This really doesn’t compare to Lit teachers forcing students to find meanings that authors never intended. God is an omniscient Author & He has meanings that are broad and general, but also specific to each individual.

    The Church states that so long as an understanding does not conflict with or contradict Catholic teaching, it is acceptable. So why post a negative dismissal with nothing constructive to offer?

  • veritatis3

    NOT AT ALL FALSE. DID YOU EVER WRITE ESSAYS
    OR ANY TYPE OF WRITINGS FOR OTHERS TO READ.
    I AM ONLY SPEAKING IN THIS INTANCE THAT THE WRITER APPEARS TO MAKE HIS COMPARISIONS OR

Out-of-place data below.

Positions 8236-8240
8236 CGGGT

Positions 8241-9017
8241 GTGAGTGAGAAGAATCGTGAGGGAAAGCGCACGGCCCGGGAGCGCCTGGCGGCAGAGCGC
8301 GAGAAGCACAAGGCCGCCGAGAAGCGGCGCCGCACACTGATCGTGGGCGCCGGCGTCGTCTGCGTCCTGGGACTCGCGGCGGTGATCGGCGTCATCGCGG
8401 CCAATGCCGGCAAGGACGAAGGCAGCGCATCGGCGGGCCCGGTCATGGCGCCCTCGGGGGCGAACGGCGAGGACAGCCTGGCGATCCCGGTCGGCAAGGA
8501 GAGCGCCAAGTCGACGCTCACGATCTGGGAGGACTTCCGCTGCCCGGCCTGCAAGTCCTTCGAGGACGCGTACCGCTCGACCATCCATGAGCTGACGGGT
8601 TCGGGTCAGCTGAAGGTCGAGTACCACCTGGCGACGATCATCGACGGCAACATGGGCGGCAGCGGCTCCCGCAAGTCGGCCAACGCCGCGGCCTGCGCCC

ANALOGIES FORCED. I AM IN NO WAY SAYING IT IS
    FALSE REGARDING FAITH AND MORALS. EVEN IF BISHOP SHEEN WROTE THIS,
    I WOULD STILL SAY THE SAME.
    IF HE WANTS TO SAY “LUST” CAN BE DIRECTED TO
    “LEAD US NOT INTO TEMPTATION” THAT IS HIS
    PEROGATIVE. HE MAKES THIS ONLY BECAUSE
    HE HAD TO FILL SOMETHING FOR “LUST”
    TO MAKE HIS CASE FOR COVERING THE “CAPITAL SINS”. TO YOU AND OTHERS THAT’S FINE…
    ON A PUBLIC WEBSITE, BE PREPARED
    TO HEAR OPINIONS. GOING TO DAILY MASS SINCE THE EARLY 1980’S, I CAN ASSURE I AM NOT TROLLING OR WHATEVER. I AM JUST A HONEST CRITIC. YOU DON’T HAVE TO ACCEPT MY OPINION AS
    FACT OR WHATEVER.